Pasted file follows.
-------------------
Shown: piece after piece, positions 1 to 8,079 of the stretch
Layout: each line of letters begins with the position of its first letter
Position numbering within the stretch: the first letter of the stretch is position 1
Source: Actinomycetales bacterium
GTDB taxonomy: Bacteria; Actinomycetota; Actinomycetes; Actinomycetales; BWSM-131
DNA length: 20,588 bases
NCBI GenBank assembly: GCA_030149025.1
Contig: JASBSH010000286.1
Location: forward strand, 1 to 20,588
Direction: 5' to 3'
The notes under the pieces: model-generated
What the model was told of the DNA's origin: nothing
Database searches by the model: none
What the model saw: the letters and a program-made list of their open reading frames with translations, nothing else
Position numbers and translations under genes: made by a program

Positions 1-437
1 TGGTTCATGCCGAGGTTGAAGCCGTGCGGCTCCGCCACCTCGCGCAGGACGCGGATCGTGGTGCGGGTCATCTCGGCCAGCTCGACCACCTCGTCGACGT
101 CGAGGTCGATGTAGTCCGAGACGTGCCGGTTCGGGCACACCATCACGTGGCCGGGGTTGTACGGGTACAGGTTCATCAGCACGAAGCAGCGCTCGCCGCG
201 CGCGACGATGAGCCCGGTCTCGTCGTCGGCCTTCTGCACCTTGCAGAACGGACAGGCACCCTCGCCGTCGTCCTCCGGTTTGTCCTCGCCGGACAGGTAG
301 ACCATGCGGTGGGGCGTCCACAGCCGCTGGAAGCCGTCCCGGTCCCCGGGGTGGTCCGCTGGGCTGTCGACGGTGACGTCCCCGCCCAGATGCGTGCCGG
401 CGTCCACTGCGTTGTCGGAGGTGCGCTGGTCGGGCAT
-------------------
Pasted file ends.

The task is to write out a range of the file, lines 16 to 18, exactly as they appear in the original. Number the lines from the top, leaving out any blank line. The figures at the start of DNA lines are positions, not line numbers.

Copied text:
Positions 1-437
1 TGGTTCATGCCGAGGTTGAAGCCGTGCGGCTCCGCCACCTCGCGCAGGACGCGGATCGTGGTGCGGGTCATCTCGGCCAGCTCGACCACCTCGTCGACGT
101 CGAGGTCGATGTAGTCCGAGACGTGCCGGTTCGGGCACACCATCACGTGGCCGGGGTTGTACGGGTACAGGTTCATCAGCACGAAGCAGCGCTCGCCGCG